This week we look inside a radio station (via Twitter), examine the role of money in the US Presidential election, track murder in Guatemala and explore the age when we are at our most creative. It's The Week In Data!
Paule d'Atha désigne l'équipe des journalistes de données d'Owni : Julien Goetz, Sylvain Lapoix et Nicolas Patte. Twitter @pdatha.
We begin our weekly data digest with an innovation dreamt up by Radio France and brought to fruition by FaberNovel. Console Twitter is a platform that allows the user to monitor the total Twitter activity of the Radio France group, including all of its various branches (France Inter, France Info, France Culture, France Bleu, le Mouv, France Musique and FIP). Primarily a tool for Radio France journalists themselves, the platform has been made open to the public. We can follow tweets in real time, track overall “noise”, mentions, retweets and so on. The buttons to the right of the dashboard make navigation fluid, while the glossary provided (click the book symbol) means the whole project is accessible even to those less familiar with the world of Twitter.
Two projects now which focus on the fast approaching US presidential election, one of the topics that’s already begun to dominate the Autumn/Winter 2012 news cycles.
The first is the Wall Street Journal’s gigantic and fascinating Political Moneyball. This enormous graphic identifies relationships between the various sources of funding for the candidates. Each circle represents a committee, a party or a donor (businesses, groups, associations, etc.). You can click through the graph or carry out a search based on specific criteria. The data comes from the Federal Election Commission (FEC) in the US.
Graphically a little more traditional, but unusual at base, the Amazon Election Heat Map 2012 represents the political colour of American states in terms of the proportion of “blue” (Democrat) or “red” (Republican) books purchased by their inhabitants on Amazon. What constitutes a “blue” or “red” book is determined by the Amazon team, who also state that:
Just remember, books aren’t votes, so a map of book purchases may reflect curiosity as much as commitment, but we hope our 2012 Election Heat Map will provide one way to follow the changing political conversation across the country during this election season.
Chicago Crime, the 2005 project of Adrian Holovaty identifying data on crimes in Chicago on Google Maps, was one of the first data journalism projects in the sense that we understand the field now. Crime data continues to feed many data journalism projects, as we showed you last week with the Wall Street Journal’s application Murder in America.
The New York Times has taken up the issue with the publication of homicide data for New York City between 2003 and 2011. Filters allow the user to search by month and hour of the day; race/ ethnicity; sex; age; weapon used and neighbourhood. The article that goes with the application is also very informative: in 2011, the deadliest months were September (52 dead) and August (51). The number of murders is also decreasing, having reached its highest level in the 60’s. You’re also less likely to be a victim if you’re a woman. There’s a lot more data analysis besides, which serves as a reminder of the necessity of explaining the data one presents.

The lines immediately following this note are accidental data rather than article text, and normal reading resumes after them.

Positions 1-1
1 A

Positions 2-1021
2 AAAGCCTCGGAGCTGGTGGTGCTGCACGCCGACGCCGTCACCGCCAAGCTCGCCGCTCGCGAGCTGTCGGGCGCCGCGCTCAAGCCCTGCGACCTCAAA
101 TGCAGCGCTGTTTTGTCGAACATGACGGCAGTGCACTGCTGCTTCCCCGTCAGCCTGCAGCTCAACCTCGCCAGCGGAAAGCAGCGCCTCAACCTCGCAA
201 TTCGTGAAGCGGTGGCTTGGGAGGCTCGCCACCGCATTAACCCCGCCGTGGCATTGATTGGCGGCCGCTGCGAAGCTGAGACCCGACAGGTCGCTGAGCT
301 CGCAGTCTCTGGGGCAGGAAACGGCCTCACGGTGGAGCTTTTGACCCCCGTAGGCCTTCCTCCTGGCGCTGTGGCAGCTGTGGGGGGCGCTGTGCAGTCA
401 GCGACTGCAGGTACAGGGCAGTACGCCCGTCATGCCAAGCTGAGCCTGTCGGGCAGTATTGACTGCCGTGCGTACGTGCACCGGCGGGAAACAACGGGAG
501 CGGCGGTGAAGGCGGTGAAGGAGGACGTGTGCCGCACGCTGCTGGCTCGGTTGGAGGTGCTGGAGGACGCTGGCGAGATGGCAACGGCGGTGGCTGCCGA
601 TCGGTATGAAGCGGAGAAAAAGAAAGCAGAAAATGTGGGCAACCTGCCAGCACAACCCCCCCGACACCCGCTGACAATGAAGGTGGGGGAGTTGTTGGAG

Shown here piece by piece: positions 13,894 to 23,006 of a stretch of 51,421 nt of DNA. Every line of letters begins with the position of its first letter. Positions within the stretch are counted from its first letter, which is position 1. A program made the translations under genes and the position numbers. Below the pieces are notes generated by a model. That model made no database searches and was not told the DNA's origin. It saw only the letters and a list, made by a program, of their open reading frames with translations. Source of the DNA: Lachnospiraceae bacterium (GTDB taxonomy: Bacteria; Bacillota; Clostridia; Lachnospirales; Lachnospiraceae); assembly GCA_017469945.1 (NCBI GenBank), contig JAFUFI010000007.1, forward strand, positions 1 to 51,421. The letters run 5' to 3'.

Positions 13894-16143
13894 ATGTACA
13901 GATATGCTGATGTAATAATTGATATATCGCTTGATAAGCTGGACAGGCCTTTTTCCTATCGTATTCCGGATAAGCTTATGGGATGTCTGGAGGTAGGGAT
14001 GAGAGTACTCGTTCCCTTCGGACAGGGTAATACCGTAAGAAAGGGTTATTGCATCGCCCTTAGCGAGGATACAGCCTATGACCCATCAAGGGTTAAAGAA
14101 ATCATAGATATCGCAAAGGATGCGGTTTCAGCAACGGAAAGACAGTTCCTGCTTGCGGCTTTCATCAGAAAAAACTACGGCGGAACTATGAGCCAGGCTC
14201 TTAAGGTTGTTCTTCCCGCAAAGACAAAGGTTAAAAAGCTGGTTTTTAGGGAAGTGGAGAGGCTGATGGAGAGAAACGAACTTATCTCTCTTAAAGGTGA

Guatemalan journalist Claudia Méndez Arriaza embarked on a similar project for Guatemala City. Each point on the map corresponds to a homicide and, where the data exists, the victim’s name, profession and the weapon used. In a country where the rate of intentional homicides has reached 35 per 100,000 (according to data from the United Nations Office on Drugs and Crime), this approach takes on another dimension: that of denunciation. The author explains more about the project in an interview for the Knight Centre for Journalism in the Americas.
Another great classic of the data visualisation, but one in which there remain many avenues to explore: the graphical representation of budgets. This visualisation, produced by the German Ministry of Finance, presents the federal budget. If like us you don’t speak German, it shouldn’t stop you from enjoying this dataviz. Google Translate will translate the key words, and you can still enjoy the ability to browse from the general to the specific – Expenditure / Ministry of Social Affairs / etc – the clear distribution graphs and the detailed list of activities undertaken with public money. Danke Bundesministerium des Finanzen.
After all those serious links, we suggest you take a look at Stanford University’s Orbis project. Orbis offers pretty much the same service as Mappy or ViaMichelin: calculate a route within Europe from point A to point B. You can choose your mode of transportation: on foot, by horse, mule or camel caravan. Yes, because Orbis calculates your route according to nearly 1,900-year-old data, from the time of the Roman Empire. So if you wanted to make a trip from Paris to Istanbul (sorry, Lutetia to Constantinopolis) in an ox cart, in September, it would take you 59.9 days to travel the 7488 km.
The application How Old Were They? comes from an amazing thought: Is there a prime age for creativity? And if so, is it the same for novelists, musicians or film directors? If the list of lucky ones may seem short, the idea is interesting and the execution is fluid and aesthetic.
Some more data-related links this week:
- An interview with Nigel Holmes, specialist in “explanation graphics”, longtime Time magazine contributor and creator of the infographic It’s the Economy, Stupid!
- The list of finalists for the “Information Is Beautiful Awards”
- The World Bank’s dataviz Tumblr, which lists the achievements made from their data: a real gold mine to compare different visualization techniques and the multitude of projects that can be created with the same data sets.